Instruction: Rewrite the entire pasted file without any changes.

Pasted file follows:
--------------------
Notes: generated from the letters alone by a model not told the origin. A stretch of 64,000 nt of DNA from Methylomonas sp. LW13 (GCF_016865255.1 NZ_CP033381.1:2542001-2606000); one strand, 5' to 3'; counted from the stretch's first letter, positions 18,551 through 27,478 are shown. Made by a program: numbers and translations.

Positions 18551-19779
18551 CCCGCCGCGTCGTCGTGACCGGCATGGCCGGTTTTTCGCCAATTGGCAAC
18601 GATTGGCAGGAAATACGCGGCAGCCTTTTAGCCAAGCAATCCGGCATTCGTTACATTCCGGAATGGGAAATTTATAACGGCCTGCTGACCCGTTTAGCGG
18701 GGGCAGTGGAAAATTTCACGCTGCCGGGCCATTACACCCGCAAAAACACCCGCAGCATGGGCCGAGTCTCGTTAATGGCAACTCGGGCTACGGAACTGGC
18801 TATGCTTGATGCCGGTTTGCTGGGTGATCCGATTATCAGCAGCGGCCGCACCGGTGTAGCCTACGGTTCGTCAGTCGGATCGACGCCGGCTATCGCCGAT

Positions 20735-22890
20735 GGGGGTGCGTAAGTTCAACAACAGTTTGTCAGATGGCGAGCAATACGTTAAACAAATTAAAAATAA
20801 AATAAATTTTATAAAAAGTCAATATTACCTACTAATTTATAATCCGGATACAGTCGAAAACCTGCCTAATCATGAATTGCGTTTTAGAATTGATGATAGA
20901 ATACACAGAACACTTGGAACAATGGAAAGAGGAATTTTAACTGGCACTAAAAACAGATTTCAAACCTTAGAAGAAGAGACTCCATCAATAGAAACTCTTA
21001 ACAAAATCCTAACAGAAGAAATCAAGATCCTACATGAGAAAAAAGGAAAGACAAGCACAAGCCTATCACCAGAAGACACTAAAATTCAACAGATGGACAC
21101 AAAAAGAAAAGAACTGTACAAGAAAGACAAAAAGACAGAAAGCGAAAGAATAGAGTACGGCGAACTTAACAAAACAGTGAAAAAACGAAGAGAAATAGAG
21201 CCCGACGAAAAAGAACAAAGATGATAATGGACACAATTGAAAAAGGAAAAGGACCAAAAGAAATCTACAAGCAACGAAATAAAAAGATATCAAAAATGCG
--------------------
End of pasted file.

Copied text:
Notes: generated from the letters alone by a model not told the origin. A stretch of 64,000 nt of DNA from Methylomonas sp. LW13 (GCF_016865255.1 NZ_CP033381.1:2542001-2606000); one strand, 5' to 3'; counted from the stretch's first letter, positions 18,551 through 27,478 are shown. Made by a program: numbers and translations.

Positions 18551-19779
18551 CCCGCCGCGTCGTCGTGACCGGCATGGCCGGTTTTTCGCCAATTGGCAAC
18601 GATTGGCAGGAAATACGCGGCAGCCTTTTAGCCAAGCAATCCGGCATTCGTTACATTCCGGAATGGGAAATTTATAACGGCCTGCTGACCCGTTTAGCGG
18701 GGGCAGTGGAAAATTTCACGCTGCCGGGCCATTACACCCGCAAAAACACCCGCAGCATGGGCCGAGTCTCGTTAATGGCAACTCGGGCTACGGAACTGGC
18801 TATGCTTGATGCCGGTTTGCTGGGTGATCCGATTATCAGCAGCGGCCGCACCGGTGTAGCCTACGGTTCGTCAGTCGGATCGACGCCGGCTATCGCCGAT

Positions 20735-22890
20735 GGGGGTGCGTAAGTTCAACAACAGTTTGTCAGATGGCGAGCAATACGTTAAACAAATTAAAAATAA
20801 AATAAATTTTATAAAAAGTCAATATTACCTACTAATTTATAATCCGGATACAGTCGAAAACCTGCCTAATCATGAATTGCGTTTTAGAATTGATGATAGA
20901 ATACACAGAACACTTGGAACAATGGAAAGAGGAATTTTAACTGGCACTAAAAACAGATTTCAAACCTTAGAAGAAGAGACTCCATCAATAGAAACTCTTA
21001 ACAAAATCCTAACAGAAGAAATCAAGATCCTACATGAGAAAAAAGGAAAGACAAGCACAAGCCTATCACCAGAAGACACTAAAATTCAACAGATGGACAC
21101 AAAAAGAAAAGAACTGTACAAGAAAGACAAAAAGACAGAAAGCGAAAGAATAGAGTACGGCGAACTTAACAAAACAGTGAAAAAACGAAGAGAAATAGAG
21201 CCCGACGAAAAAGAACAAAGATGATAATGGACACAATTGAAAAAGGAAAAGGACCAAAAGAAATCTACAAGCAACGAAATAAAAAGATATCAAAAATGCG